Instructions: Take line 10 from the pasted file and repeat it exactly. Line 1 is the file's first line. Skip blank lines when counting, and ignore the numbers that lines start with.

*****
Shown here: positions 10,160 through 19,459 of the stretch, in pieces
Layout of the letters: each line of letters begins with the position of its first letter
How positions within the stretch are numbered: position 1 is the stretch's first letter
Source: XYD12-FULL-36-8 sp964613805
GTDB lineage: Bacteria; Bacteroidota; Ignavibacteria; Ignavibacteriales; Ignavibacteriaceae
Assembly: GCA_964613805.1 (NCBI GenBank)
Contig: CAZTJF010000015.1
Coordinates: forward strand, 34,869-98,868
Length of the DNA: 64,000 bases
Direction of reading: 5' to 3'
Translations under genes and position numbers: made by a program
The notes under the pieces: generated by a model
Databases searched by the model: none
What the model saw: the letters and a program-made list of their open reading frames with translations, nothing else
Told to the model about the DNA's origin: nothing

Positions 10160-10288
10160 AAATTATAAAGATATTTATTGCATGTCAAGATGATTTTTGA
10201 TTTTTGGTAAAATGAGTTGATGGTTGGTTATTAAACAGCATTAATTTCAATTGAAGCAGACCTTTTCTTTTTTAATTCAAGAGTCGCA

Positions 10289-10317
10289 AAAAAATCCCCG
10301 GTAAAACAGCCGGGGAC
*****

Direction of reading: 5' to 3'